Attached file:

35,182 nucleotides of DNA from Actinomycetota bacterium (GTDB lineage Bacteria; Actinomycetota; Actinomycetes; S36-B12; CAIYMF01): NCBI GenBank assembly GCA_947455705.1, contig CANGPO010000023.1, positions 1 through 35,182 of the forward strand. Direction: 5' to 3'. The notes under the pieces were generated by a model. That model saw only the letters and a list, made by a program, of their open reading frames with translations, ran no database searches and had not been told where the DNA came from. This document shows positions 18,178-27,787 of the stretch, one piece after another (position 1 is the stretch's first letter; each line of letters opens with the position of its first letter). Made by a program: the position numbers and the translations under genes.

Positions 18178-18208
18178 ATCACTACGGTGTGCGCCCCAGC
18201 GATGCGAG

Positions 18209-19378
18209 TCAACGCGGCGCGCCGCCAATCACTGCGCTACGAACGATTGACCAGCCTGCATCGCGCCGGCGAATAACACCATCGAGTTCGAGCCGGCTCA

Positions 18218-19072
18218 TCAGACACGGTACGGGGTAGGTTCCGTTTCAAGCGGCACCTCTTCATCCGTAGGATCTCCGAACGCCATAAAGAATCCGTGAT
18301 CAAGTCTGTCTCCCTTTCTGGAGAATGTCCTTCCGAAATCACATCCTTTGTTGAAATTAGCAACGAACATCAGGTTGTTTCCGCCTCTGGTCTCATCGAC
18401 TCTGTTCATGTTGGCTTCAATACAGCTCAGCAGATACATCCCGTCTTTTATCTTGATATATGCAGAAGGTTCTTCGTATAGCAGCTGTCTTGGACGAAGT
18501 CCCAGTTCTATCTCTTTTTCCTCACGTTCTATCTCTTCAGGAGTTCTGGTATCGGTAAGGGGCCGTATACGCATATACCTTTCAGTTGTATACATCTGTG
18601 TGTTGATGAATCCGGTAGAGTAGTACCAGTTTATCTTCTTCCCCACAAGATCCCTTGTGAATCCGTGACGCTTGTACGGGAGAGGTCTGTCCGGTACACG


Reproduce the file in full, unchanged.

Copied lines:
35,182 nucleotides of DNA from Actinomycetota bacterium (GTDB lineage Bacteria; Actinomycetota; Actinomycetes; S36-B12; CAIYMF01): NCBI GenBank assembly GCA_947455705.1, contig CANGPO010000023.1, positions 1 through 35,182 of the forward strand. Direction: 5' to 3'. The notes under the pieces were generated by a model. That model saw only the letters and a list, made by a program, of their open reading frames with translations, ran no database searches and had not been told where the DNA came from. This document shows positions 18,178-27,787 of the stretch, one piece after another (position 1 is the stretch's first letter; each line of letters opens with the position of its first letter). Made by a program: the position numbers and the translations under genes.

Positions 18178-18208
18178 ATCACTACGGTGTGCGCCCCAGC
18201 GATGCGAG

Positions 18209-19378
18209 TCAACGCGGCGCGCCGCCAATCACTGCGCTACGAACGATTGACCAGCCTGCATCGCGCCGGCGAATAACACCATCGAGTTCGAGCCGGCTCA

Positions 18218-19072
18218 TCAGACACGGTACGGGGTAGGTTCCGTTTCAAGCGGCACCTCTTCATCCGTAGGATCTCCGAACGCCATAAAGAATCCGTGAT
18301 CAAGTCTGTCTCCCTTTCTGGAGAATGTCCTTCCGAAATCACATCCTTTGTTGAAATTAGCAACGAACATCAGGTTGTTTCCGCCTCTGGTCTCATCGAC
18401 TCTGTTCATGTTGGCTTCAATACAGCTCAGCAGATACATCCCGTCTTTTATCTTGATATATGCAGAAGGTTCTTCGTATAGCAGCTGTCTTGGACGAAGT
18501 CCCAGTTCTATCTCTTTTTCCTCACGTTCTATCTCTTCAGGAGTTCTGGTATCGGTAAGGGGCCGTATACGCATATACCTTTCAGTTGTATACATCTGTG
18601 TGTTGATGAATCCGGTAGAGTAGTACCAGTTTATCTTCTTCCCCACAAGATCCCTTGTGAATCCGTGACGCTTGTACGGGAGAGGTCTGTCCGGTACACG